A Change in Hamas Leadership?
September 24, 2012 17:30 by Pesach Benson
Today’s Top Stories
1. Although his relative moderation is needed now more than ever, Hamas sources told Maan News that Khaled Mashaal will step down as the group’s overall leader. According to Arab media sources quoted by the Times of Israel, Musa Abu Marzouk will replace Mashaal atop the totem pole.
2. Palestinian leaders have balked at resettling refugees in the autonomous areas for fear of undermining “the right of return.” But Musa Abu Marzouk told Asharq al-Awsat that a number of Palestinian refugees living in Syria were being evacuated to Gaza.
If Hamas is anyway moving towards declaring Gaza’s independence from Palestine, I can see why they’d degrade “right of return” as well. It ain’t clear how many refugees Marzouk’s referring to.
[Asharq Al-Awsat] Has the problem regarding the Palestinian refugees who fled Syria and who are trying to return to Palestine been resolved?
[Abu-Marzuq] We have secured the entry of many of the Palestinians who fled Syria for Egypt into the Gaza Strip. A limited number remain in Egypt due to certain problems and issues, such as studying. They may remain in Cairo for up to one year, and then we will work to secure their entry into the Gaza Strip following this.
3. YNet rounds up the latest Israeli efforts to boost the Palestinian economy and help the PA avoid an unpleasant Palestinian Spring. We’re talking about raising the number of Palestinians authorized to work in Israel, moving up implementation of a recent economic agreement, and the construction of fuel pipelines.
Other Israeli measures to bolster the PA economy will benefit Gaza, reports The Media Line:
Israel agreed to permit a “moderate amount” of export of furniture an textiles from Gaza to the West Bank for the first time since Hamas took over in 2007. Israel also approved 16 internationally funded projects for Gaza, including the installation of a main swere line for the sewage treatment facility in Khan Yunis. Israel also agreed to update electricity transportation networks throughout Gaza.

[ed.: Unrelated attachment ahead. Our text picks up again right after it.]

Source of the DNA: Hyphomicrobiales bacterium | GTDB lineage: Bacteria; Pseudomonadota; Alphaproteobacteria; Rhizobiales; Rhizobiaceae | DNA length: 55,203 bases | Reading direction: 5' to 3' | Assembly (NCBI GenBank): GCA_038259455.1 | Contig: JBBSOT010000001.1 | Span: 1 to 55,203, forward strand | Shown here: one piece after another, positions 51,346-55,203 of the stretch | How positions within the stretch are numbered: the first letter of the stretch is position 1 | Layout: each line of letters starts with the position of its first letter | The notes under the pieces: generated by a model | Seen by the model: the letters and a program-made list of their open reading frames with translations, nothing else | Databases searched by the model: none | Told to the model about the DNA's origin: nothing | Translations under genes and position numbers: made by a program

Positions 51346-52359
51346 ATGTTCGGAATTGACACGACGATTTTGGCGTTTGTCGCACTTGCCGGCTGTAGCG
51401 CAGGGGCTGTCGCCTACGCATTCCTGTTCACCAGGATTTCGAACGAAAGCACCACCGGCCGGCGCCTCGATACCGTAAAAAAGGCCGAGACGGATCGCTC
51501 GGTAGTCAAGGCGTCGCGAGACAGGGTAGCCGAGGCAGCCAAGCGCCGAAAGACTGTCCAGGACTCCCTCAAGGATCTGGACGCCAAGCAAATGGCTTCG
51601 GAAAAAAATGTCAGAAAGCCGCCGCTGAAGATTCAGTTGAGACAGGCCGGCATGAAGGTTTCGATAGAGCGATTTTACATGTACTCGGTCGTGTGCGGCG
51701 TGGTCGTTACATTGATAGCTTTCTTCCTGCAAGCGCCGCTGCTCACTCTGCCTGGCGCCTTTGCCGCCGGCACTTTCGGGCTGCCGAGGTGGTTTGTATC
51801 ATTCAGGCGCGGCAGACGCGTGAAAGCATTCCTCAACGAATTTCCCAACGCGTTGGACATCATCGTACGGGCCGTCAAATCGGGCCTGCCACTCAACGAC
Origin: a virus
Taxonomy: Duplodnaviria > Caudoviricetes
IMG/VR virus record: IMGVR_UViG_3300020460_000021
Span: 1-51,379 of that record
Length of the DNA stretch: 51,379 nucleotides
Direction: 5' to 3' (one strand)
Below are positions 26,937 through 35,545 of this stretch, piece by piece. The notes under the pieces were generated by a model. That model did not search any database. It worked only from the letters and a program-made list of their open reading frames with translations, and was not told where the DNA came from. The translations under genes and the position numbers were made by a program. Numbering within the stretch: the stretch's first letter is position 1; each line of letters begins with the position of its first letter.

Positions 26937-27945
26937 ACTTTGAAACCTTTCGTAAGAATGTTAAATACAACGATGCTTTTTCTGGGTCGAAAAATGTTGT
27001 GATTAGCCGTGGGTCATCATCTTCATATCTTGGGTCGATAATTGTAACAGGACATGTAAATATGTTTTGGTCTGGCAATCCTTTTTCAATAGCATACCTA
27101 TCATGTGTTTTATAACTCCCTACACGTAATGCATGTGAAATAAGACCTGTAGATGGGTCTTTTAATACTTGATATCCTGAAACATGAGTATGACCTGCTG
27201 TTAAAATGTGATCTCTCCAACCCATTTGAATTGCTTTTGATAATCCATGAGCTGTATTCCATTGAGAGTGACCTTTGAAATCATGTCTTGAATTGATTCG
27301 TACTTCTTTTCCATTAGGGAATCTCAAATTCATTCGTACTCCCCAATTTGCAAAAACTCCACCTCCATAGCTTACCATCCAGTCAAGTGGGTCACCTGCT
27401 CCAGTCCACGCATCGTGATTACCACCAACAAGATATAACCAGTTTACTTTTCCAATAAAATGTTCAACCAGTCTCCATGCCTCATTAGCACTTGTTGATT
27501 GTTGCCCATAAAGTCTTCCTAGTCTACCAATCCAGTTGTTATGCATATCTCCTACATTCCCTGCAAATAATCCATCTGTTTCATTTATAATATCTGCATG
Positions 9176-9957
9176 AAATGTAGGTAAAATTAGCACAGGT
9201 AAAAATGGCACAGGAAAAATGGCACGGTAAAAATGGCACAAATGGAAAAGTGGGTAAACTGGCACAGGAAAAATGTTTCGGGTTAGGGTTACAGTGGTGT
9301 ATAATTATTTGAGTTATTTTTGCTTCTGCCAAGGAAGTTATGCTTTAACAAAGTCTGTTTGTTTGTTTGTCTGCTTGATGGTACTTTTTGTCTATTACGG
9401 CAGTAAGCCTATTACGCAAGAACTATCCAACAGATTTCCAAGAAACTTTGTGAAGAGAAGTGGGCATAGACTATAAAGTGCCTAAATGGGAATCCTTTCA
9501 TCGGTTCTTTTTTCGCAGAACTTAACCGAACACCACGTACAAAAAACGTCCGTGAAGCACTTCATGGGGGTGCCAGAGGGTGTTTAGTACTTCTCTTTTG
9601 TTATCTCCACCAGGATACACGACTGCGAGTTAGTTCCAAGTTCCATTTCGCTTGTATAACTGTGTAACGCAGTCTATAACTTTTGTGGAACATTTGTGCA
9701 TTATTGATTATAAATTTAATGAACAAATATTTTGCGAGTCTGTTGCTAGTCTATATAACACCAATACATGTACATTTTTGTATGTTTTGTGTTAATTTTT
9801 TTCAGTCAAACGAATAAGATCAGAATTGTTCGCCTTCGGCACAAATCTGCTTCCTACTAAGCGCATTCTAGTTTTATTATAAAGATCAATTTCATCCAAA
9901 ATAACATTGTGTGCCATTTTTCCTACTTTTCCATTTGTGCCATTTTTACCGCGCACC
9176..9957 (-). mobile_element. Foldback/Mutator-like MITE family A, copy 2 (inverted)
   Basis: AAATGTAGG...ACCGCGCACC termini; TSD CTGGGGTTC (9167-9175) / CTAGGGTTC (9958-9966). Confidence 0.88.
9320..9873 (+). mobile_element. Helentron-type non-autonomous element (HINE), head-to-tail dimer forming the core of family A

Contrast that with this Reuters headline:
Israel and the Palestinians
• A thumbs up to the IDF’s co-ed Caracal unit from AP.
Women were barred from combat until 2000, the year Caracal was introduced as a way to ease females into combat duty. The unit was positioned in areas along Israel’s borders with Jordan and Egypt. For years, the territory was calm, largely because Israel has peace deals with both neighbors. Soldiers who were there mostly worked to prevent drug and weapons’ smuggling and while they were trained to neutralize an armed threat, they rarely faced one.
But in the last year and a half, since the fall of longtime Egyptian leader Hosni Mubarak, Caracal’s usual patrolling area near Egypt has become a hotbed of militant activity.
• The line between fantasy and reality just got blurrier: This is a real review of a real book by Seth Freedman, an Israeli contributor to The Guardian whose name hasn’t been on my radar for quite awhile.
The plot involves a failed city worker being head-hunted by Mossad to carry out secret missions throughout the country. One of these missions includes acting as an anti-Zionist writer for the Guardian. The link between the various roles that the protagonist occupies, is ostensibly his ruthless streak and his amoral approach to life.
Funny, but I have an urge to psychoanalyze Seth . . .
Source material can be found at this site.